CDC Accused Of Purposely Undercounting HIV Cases

Mon. May 10, 2004 12:00 AM by

Washington, D.C. - A decision by the Centers for Disease Control only to count cases of HIV from states which record the patients names has resulted in a serious undercount that could impact on the funds some states receive from the federal government.

Fifteen 15 key Democrats in Congress are calling on CDC Director Dr. Julie Gerberding to include statistics from states which assign identification numbers rather than using patients names.

Two of the states, California and Massachusetts have high rates of HIV, but the CDC does not include them in the national statistics. Twelve other states and the District of Columbia also use identification markers other than names to ensure patient privacy.

But, the undercounts could have a profound effect on the money states receive the Ryan White CARE Act.

The Department of Health and Human Services is looking at using CDC data on HIV in determining how much states will receive in federal founding. At present, the funding is tied to the number of cases of full blown AIDS. HHS is expected to announce this summer if it will switch to the new formula.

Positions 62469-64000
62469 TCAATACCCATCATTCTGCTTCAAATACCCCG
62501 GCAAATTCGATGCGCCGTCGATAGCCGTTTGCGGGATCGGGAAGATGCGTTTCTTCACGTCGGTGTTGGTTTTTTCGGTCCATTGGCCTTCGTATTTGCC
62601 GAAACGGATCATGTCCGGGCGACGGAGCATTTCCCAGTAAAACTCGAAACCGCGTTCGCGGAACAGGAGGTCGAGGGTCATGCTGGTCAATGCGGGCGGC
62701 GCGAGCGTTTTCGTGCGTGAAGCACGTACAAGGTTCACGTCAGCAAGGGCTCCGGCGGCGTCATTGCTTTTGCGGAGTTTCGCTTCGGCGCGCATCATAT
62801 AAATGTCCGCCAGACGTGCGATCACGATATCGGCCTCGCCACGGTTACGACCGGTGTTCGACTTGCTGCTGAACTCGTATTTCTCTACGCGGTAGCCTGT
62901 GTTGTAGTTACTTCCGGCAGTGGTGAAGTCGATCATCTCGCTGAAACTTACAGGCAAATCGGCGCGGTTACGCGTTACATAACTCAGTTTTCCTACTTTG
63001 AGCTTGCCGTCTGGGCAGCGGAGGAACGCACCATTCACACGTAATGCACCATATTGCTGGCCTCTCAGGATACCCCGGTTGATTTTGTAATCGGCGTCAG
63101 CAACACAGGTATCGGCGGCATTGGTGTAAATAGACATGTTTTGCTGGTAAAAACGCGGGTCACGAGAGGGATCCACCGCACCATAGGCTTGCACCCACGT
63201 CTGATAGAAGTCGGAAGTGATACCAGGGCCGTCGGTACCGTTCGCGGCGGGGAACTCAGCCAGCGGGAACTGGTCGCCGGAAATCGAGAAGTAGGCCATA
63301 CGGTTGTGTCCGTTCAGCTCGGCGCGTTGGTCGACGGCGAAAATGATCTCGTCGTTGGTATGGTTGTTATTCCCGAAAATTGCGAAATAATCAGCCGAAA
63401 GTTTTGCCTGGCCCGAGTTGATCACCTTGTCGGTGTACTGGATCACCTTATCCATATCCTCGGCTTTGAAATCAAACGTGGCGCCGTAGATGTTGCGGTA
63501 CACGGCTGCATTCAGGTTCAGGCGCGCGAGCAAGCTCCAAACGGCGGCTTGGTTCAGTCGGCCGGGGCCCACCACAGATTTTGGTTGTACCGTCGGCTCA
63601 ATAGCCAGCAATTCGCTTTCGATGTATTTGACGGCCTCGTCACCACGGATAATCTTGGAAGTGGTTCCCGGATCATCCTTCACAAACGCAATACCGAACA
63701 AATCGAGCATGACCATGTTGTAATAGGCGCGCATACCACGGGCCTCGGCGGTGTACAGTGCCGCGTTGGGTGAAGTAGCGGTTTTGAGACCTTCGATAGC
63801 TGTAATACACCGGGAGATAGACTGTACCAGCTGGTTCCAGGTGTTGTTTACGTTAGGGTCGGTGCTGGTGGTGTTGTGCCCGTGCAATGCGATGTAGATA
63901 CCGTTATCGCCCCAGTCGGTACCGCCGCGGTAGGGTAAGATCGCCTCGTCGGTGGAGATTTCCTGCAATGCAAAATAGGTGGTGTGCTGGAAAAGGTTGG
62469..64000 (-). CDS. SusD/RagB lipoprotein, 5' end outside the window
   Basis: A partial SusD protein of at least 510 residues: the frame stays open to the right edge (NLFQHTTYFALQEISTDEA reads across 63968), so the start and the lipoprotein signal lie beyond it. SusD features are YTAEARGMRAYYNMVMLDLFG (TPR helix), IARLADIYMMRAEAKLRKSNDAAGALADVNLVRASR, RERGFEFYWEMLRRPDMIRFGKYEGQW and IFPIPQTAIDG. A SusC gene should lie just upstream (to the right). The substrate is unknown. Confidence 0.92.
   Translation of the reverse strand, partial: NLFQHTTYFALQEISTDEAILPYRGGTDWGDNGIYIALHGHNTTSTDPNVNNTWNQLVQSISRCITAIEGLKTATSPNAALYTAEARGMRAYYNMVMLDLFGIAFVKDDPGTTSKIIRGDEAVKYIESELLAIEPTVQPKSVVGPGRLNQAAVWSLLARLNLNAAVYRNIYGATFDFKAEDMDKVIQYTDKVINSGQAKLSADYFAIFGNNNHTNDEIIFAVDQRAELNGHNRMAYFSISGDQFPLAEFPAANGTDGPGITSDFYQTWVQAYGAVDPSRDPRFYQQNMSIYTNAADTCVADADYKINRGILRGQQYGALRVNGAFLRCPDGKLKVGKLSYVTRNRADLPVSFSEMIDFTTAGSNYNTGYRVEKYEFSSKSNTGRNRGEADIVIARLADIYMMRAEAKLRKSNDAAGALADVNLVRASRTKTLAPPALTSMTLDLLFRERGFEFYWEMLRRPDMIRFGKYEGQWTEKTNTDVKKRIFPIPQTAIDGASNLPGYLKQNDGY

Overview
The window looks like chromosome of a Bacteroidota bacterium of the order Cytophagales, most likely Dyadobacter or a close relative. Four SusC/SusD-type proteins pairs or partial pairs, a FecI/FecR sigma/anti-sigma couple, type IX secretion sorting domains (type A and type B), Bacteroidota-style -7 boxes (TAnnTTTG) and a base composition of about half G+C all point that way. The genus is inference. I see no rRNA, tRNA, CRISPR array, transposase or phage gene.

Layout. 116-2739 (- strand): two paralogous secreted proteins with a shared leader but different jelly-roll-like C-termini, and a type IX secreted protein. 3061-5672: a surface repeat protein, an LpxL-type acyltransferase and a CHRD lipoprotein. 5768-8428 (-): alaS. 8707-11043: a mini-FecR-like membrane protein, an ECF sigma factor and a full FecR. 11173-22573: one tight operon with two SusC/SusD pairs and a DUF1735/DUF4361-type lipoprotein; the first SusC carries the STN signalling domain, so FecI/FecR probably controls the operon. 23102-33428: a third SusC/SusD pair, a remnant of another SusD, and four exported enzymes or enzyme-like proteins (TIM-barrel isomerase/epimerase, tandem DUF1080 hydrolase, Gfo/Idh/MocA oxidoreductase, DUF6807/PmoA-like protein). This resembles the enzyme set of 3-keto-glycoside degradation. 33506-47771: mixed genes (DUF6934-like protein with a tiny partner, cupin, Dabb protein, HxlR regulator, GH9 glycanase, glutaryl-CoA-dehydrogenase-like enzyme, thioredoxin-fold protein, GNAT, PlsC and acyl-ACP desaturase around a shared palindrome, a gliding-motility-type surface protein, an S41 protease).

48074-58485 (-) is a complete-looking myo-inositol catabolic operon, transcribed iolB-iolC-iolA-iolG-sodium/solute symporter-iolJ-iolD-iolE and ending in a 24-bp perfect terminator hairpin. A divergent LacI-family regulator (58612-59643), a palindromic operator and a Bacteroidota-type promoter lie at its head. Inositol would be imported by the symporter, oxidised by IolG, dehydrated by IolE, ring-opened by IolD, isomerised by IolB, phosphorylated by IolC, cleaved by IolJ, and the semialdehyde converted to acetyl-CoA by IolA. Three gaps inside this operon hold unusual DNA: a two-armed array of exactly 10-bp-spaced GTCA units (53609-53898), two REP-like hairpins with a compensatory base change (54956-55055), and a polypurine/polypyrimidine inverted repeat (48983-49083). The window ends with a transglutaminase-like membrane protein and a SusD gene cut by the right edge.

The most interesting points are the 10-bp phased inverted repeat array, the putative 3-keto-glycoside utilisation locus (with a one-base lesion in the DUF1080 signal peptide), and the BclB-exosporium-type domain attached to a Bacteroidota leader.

AIDS care providers have been pressing the federal government to make the switch.

With new AIDS drugs people are remaining HIV-positive longer before developing full blown AIDS. By using the HIV numbers states could receive more money. But, if states which do not count names are not included they could actually lose money.

In a letter to Gerberding the 15 members of Congress including Massachusetts Sen. Ted Kennedy and Sens. Dianne Feinstein and Barbara Boxer of California say the CDC data is skewed.

"CDC's refusal to accept and utilize code-based data presents an inaccurate picture of the nation's epidemic and, in doing so, undermines the national effort to win the battle against HIV/AIDS," the letter says.

A spokesperson for the CDC said that data that does not include names is unreliable because there could be a duplication of patients.

by Paul Johnson Newscenter
Washington Bureau Chief
©® 2004

This article originally appeared on Republished with permission.